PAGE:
Sucking It Up

With prices gushing past $100 per barrel, companies are trying to consume less oil.

Similarly, Wisconsin-based consumer-goods company S.C. Johnson saved $1.6 million, cut fuel use by 168,000 gallons, and used 2,098 fewer trucks in 2007 through a “truckload utilization project.” The project changed the company’s habit of packing Windex glass cleaner and Ziploc bag products in separate loads, because it found it could utilize the vehicle’s maximum load weight by mixing them. The company also used more “day cabs” (trucks with no sleeping compartments) because they are 3,000 pounds lighter and can hold more product.

Many companies have been asking, “Why do we have an extra two inches of air space in our container design?” Genco’s Greve says. “The impact of design on the cost of transportation is on the radar screen of marketing departments and designers.”

For 2008, Kimberly-Clark is also working on packaging. To outfit items such as Depend undergarments with end-of-aisle displays, the company used to ship the finished product to a co-packer that assembled the displays and returned them to Kimberly-Clark docks. Now the company is putting the co-packers into its own distribution centers to assemble the displays, so that the products make only one outbound trip. “This one is a slam dunk,” Jamison says. “We’ll start saving money the minute we start.”

Rethink JIT

Other supply-chain management strategies that developed in the era of cheap oil will almost certainly have to be rethought. Example: just-in-time delivery to keep inventory costs down.

In Europe, with gasoline and diesel representing 20 to 30 percent of total transport costs, companies shipping or receiving low-value-density products like food or commodities are seeking a new balance between working capital and the cost-to-transport, says S&V’s Serneels. In doing so, they are making JIT less of a priority. Some customers are becoming content with fewer shipments to avoid less-than-full truckloads, he says, accepting slight increases in working capital to reduce transportation costs.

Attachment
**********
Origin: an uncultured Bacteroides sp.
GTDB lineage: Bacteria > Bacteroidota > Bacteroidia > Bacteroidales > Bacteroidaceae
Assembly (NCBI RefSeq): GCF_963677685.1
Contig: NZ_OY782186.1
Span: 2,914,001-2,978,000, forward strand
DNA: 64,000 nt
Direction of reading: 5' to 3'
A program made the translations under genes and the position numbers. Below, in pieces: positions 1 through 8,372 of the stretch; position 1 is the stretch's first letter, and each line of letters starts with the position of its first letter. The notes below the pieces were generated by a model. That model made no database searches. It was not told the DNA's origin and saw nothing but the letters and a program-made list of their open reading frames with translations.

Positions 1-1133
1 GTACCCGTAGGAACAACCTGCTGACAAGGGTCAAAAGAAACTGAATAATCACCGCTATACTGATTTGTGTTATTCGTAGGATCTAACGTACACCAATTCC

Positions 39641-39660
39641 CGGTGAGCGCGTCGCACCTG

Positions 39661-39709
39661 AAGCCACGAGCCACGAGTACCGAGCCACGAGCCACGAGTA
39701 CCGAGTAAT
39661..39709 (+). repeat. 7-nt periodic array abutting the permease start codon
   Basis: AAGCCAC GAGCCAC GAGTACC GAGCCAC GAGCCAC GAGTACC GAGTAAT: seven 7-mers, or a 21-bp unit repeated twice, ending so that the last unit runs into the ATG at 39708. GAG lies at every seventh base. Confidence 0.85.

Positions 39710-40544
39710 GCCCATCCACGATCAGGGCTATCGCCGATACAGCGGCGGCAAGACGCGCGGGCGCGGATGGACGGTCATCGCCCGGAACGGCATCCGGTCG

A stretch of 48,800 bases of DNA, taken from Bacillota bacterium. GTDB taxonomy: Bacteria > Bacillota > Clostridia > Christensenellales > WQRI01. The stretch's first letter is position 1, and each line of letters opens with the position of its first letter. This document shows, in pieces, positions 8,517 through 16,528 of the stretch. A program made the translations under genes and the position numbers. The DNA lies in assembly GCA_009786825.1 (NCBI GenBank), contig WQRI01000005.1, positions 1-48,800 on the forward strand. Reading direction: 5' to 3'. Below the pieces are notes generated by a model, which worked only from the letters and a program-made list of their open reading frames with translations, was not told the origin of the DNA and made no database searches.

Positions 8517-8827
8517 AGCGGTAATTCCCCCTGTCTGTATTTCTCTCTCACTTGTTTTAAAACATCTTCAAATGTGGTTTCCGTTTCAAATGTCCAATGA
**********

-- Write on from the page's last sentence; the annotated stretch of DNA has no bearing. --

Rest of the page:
A European organization called ELUPEG (European Logistics Users, Providers and Enablers Group) is even helping competitors team up for fuel reduction. For example, a distribution center in Holland serves two independent manufacturers (Lever Faberge and Kimberly-Clark) with consolidated deliveries to retailer sites. Benefits include increased delivery frequency, lower inventory, fewer out-of-stock situations, and improved on-time performance, according to Alan Waller, vice president of supply-chain innovation at Solving International, a UK consultancy.

Aligning the interests of supply-chain partners and competitors in the United States may be more difficult. Over time, service-level agreements with suppliers will develop to include clauses requiring the partner to disclose its oil footprint, “but it will be a relatively slow adoption and evolution,” predicts John Fontanella, vice president of research at AMR Research.

Looking Down the Road

Expensive as oil is at present, it could get worse in a hurry. A disruption of the thousands of barrels flowing into U.S. ports per day is certainly a possibility, given that the politically volatile countries of Venezuela, Nigeria, Angola, and Iraq were among the top 10 oil suppliers to the United States last year. But Taylor of Awake Consulting contends that, in general, companies are not concerned yet about making a supply chain more resilient in the face of possible oil shortages.


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